One of India’s most acrimonious workers’ struggles in recent memory continues to reverberate following a court judgment which found more than a dozen workers guilty of murder.
On 18 March 2017, the Gurugram District and Sessions Court in the northern India state of Haryana sentenced 13 workers at the Maruti Suzuki India Limited plant in Manesar to life imprisonment for criminal conspiracy, destruction of evidence and murder for their alleged involvement in the deadly clashes that broke out at the car plant in July 2012.
In 2011, both permanent and contract workers at the plant sought to form an independent union in a bid to end the mass casualisation of jobs and improve working conditions, but they were denied registration by the Maruti Suzuki management, backed by the state government of Haryana. Although the workers eventually managed to form a union in 2012, the management refused to recognise it.
Tensions eventually escalated into violence on 18 July 2012. An accidental fire left the company’s HR manager Awanish Kumar Dev dead, and over 100 workers were injured by the police and security guards. Crucially, there is no proof that any of the condemned men were even present when the fire started; they were arrested on the basis of a list of names handed to the police by the management.
Once arrested, it is reported that the workers were tortured while in police custody. Campaigners across India are calling the case a miscarriage of justice.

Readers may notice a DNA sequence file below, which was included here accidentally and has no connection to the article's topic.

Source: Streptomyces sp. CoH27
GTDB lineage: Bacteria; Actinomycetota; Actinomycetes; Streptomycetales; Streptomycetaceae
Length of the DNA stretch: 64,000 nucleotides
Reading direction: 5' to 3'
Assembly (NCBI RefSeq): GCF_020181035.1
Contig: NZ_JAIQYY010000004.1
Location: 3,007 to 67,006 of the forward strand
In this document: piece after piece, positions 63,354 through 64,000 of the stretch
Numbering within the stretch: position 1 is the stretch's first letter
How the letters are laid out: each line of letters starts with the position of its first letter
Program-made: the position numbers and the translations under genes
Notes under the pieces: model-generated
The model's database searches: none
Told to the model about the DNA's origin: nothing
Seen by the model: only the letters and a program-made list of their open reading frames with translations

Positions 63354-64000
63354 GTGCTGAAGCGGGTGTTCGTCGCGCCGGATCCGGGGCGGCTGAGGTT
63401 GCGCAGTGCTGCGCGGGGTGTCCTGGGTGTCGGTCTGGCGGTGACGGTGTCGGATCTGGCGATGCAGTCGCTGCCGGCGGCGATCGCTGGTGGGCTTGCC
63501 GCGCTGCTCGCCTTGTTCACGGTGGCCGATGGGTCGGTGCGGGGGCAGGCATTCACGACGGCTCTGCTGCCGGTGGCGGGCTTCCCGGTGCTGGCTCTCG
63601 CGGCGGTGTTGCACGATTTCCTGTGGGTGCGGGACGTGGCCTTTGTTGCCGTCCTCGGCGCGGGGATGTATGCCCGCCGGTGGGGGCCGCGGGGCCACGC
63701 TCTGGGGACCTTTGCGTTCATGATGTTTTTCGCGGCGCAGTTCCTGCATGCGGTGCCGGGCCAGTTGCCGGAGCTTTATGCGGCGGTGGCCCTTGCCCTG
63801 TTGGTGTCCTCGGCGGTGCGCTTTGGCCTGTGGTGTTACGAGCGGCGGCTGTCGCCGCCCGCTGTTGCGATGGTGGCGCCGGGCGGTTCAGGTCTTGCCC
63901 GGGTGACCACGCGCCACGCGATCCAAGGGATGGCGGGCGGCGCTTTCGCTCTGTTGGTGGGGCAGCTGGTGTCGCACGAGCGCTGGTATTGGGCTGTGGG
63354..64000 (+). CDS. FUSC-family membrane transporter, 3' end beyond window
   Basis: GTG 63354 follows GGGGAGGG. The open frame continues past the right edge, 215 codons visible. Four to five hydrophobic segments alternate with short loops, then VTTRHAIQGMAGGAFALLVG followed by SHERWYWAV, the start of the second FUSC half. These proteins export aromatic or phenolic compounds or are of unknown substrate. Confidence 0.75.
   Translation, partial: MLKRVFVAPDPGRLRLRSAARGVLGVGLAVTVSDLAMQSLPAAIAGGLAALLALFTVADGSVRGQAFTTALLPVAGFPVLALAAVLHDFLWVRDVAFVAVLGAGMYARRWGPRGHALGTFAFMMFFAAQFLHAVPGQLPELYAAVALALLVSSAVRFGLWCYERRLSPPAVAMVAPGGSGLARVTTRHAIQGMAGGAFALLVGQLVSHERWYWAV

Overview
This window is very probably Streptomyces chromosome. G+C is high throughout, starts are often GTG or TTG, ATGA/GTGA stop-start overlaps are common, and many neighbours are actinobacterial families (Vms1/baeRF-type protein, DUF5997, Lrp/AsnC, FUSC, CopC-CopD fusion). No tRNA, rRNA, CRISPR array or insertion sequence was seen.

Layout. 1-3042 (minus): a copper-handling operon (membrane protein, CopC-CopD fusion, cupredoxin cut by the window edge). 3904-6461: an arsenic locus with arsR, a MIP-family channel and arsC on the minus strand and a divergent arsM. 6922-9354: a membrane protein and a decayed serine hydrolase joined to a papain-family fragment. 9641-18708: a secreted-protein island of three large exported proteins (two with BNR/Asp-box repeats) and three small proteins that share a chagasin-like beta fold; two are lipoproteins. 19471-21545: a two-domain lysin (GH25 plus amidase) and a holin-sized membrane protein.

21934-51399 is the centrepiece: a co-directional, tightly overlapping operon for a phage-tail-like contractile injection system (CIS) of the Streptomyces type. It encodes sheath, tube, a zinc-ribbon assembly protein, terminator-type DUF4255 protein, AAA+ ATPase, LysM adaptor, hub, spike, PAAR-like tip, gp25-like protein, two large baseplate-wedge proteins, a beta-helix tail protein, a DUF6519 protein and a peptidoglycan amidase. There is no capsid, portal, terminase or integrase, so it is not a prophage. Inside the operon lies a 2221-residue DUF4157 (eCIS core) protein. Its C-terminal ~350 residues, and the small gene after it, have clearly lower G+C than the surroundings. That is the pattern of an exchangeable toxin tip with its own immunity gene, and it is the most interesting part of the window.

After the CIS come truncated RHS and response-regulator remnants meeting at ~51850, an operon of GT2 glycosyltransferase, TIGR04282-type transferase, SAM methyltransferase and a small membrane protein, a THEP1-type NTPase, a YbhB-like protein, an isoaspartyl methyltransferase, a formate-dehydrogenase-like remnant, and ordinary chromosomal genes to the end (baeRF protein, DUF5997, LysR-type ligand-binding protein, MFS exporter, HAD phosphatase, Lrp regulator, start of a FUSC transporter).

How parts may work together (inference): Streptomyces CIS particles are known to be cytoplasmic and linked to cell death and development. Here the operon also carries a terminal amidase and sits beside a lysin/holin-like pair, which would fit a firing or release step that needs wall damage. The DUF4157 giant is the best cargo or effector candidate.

Of the 148 workers arrested and jailed over the incident, 117 workers were acquitted on 10 March 2017. But four workers have been sentenced to five years in prison for trespassing, unlawful assembly, rioting and possession of deadly weapons, while another 14 workers were sentenced to three years on the same charges.
Kushiram, a provisional committee member of Maruti Suzuki Workers Union (MSWU), tells Equal Times: “Out of 13 workers sentenced for life imprisonment, 12 are Maruti union officials. 117 workers are declared innocent by the court, but without any reason they have served more than four years in jail without bail. Who will compensate them for their years in prison? Another 14 workers were sentenced to three years, and the irony is that they have already spent four years in prison. Now who will address their loss and grievances?”
The defence team representing the Maruti workers say that the union leaders are “paying the price of championing the cause of workers”. Since 16 March, solidarity action by various worker, student and human rights organisations have taken place in over 20 cities, as well as internationally, while over 100,000 workers across India have participated in work stoppages in support of the Maruti workers. On 4 and 5 April, an all-India and international day of solidarity and protest was also held. And while the MSWU is not affiliated to any central trade union, it has also won support from various trade unions.
“The workers have been convicted on the basis of concocted evidence manufactured by the state administration, police and employer nexuses by shamelessly misusing and abusing power,” says Tapan Sen, general secretary of Centre of Indian Trade Unions (CITU).
“The current judgment too blindly acknowledges management’s position without even recognizing the events of the day as part of the persistent attack of the Maruti Suzuki management on the workers’ right to form a union of their own choice and its refusal to negotiate with the union, over fair and just workers’ demands,” states a press release by the New Trade Union Initiative (NTUI).